Today I’ll consider the first liquidity trap, which spawned that mutant monster known as Keynesian macroeconomics. But first you need to wade through more of my rantings on politics.
My last post brought up the touchy subject of racism. Big mistake. Then last night I saw a short bloggingheads discussion where Matt Yglesias and Jonathan Chait debated whether and/or when it was acceptable to accuse people you disagree with of being racist or anti-Semitic. I have mixed feelings on this, although my views are a bit closer to those of Chait. There is a tendency to assume that those you disagree with have bad motives. My problem with Yglesias is that I think he fails to see both sides of the coin. Right-wingers are going to make the same sort of judgments about the left.
Here is an example. I think it is fair to say that lots of progressives are strongly anti-racist, and lots of conservatives are mildly anti-anti-racist. What do I mean by anti-anti-racist? Conservatives and progressives disagree about the amount of racism faced by minorities, especially African-Americans. They disagree about whether certain remedies are justified. Conservatives tend to see differences in socio-economic status as reflecting cultural problems within the black community. In general, conservatives tend to minimize the problem of racism in America. These views lead progressives to believe that conservatives are somewhat tribal, and have less empathy for those outside the white “tribe.” Thus progressives interpret the anti-anti-racism of conservatives as hidden support for racism itself.
Now let’s look at anti-communism. Right-wingers like myself are extremely proud of our longstanding anti-communism (just as progressives are proud of their anti-racism.) If we are old (like me) we were anti-communist before it was cool to be anti-communist. When I was younger, anytime a progressive used the term “anti-communist” it was with sarcasm or scorn. In the middle third of the 20th century, most progressive intellectuals made at least one comment about communism that looks very embarrassing today. Often the statements were supportive of figures like Lenin, Stalin, Mao, Ho Chi Minh, etc. Or showed enthusiasm for economic policies undertaken by Mao. Of course the right had its own problems. In the middle third of the 20th century there were a lot of statements about race and civil rights made by conservative intellectuals, at one time or another, that look very embarrassing today.
[Isn’t it great to be a classical liberal! Actually, we also have some skeletons in our closets. Remember that Jefferson owned slaves.]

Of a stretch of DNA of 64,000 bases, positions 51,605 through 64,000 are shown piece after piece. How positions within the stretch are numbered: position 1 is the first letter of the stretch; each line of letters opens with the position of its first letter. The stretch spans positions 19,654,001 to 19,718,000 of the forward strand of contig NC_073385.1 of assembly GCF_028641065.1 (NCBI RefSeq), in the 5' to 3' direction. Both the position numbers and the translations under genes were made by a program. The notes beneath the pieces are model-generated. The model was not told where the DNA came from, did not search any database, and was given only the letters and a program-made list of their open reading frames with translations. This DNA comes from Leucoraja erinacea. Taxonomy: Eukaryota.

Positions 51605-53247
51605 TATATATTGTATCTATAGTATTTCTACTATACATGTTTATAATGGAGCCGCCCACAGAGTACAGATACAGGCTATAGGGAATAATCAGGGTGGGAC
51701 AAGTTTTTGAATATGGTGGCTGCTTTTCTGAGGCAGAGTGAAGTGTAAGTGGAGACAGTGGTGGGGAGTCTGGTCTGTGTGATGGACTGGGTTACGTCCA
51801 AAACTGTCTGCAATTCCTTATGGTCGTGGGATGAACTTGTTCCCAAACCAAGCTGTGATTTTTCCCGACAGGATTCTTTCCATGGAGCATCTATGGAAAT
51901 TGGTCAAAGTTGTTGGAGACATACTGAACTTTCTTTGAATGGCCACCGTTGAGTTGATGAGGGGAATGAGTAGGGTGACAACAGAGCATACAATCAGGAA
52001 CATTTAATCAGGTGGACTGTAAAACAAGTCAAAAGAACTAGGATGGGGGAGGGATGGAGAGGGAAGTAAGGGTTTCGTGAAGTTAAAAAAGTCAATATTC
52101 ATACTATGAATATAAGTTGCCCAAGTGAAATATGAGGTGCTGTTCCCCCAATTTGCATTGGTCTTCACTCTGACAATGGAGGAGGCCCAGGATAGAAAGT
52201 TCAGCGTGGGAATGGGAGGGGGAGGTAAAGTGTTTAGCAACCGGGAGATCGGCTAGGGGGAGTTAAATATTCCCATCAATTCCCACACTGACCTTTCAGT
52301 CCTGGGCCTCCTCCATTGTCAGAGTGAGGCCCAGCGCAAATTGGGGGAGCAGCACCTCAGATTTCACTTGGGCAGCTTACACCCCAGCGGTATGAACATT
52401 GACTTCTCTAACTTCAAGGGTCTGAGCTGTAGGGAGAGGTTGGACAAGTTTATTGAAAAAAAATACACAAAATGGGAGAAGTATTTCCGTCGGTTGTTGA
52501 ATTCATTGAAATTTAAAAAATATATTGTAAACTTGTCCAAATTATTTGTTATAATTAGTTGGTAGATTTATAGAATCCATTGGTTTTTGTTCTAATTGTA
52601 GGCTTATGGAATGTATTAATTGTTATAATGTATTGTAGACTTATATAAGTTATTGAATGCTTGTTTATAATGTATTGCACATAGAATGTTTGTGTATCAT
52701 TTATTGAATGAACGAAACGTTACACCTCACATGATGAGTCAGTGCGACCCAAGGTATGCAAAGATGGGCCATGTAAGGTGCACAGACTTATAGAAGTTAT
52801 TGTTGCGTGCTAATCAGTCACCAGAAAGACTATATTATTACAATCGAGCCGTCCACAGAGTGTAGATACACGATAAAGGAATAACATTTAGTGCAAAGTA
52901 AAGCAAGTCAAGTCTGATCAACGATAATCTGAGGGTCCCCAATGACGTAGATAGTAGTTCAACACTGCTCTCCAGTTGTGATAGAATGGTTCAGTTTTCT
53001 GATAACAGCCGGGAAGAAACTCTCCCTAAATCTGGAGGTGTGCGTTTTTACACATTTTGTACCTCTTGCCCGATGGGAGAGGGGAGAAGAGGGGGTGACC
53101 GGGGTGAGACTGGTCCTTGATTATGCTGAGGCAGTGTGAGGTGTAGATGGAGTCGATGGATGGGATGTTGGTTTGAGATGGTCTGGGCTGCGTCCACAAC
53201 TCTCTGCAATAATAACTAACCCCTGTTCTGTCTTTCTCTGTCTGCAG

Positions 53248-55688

One thing I have noticed about progressives is that while they pay lip service to having rejected communism, their real passion is for anti-anti-communism. They seem more outraged that a few Hollywood screenwriters lost their jobs in anti-communist witch hunts decades ago, than they do that policies advocated by those screenwriters, such as “to each according to their needs,” led to the starvation of tens of millions of people. One thing I have noticed about conservatives is that while they pay lip service to opposing racism, their real passion is for anti-anti-racism. They seem more outraged about a white firefighter who was passed over for a promotion then they do for all of the tragic history of African Americans (and Native Americans.)
Just so that I won’t be misunderstood, I want to be clear about one thing. I do not believe that most modern progressives secretly favor communism, nor do I believe that most modern conservatives secretly favor Jim Crow laws. I think both groups have absorbed at least some of the lessons of the 20th century. Both have been somewhat enlightened. But as long as each side continues to talk the way they do, then progressives will continue to suspect that conservatives are secret racists, and conservatives will continue to think that progressives are secret Marxists. And speaking of Marxists, what do you make of this recent item in Yglesias’s blog, which discusses economic policies in Nigeria:
Of course to progressive blog readers “business-friendly” doesn’t always come across as a good thing. But when thinking about the developing world, it’s worth keeping in mind Karl Marx’s point that a constructing a functioning capitalist economy is a huge step forward from crushing poverty.
Let’s see if we can deconstruct this interesting quotation.
1. Start with the fact that Yglesias is much too smart to be a Marxist.
2. And yes, I realize that quoting Marx on a single point is not equivalent to endorsing Marxism as a system.
3. Nevertheless, I think it is slightly revealing that Yglesias didn’t just say “If you read publications like The Economist, which pay a lot of attention to economic development, you’ll find that most developing countries are actually better off pursuing free market reforms.” Presumably his progressive readers would not find that argument convincing. But Marx is someone worth paying attention to; after all he was the one that predicted that communist revolutions would happen first in backward countries like Russia and China. (Or did I get that backward?) In any case, Yglesias’ progressive readers know how to read this reference to Marx, as they understand that Marx’s argument is that capitalism is not the final step, but just an unfortunate stop on the path towards . . . no wait, that can’t be right, since 1989 the left has given up all their utopian dreams. Capitalism is the last stop. Nevermind. I promise to stop being suspicious of progressives.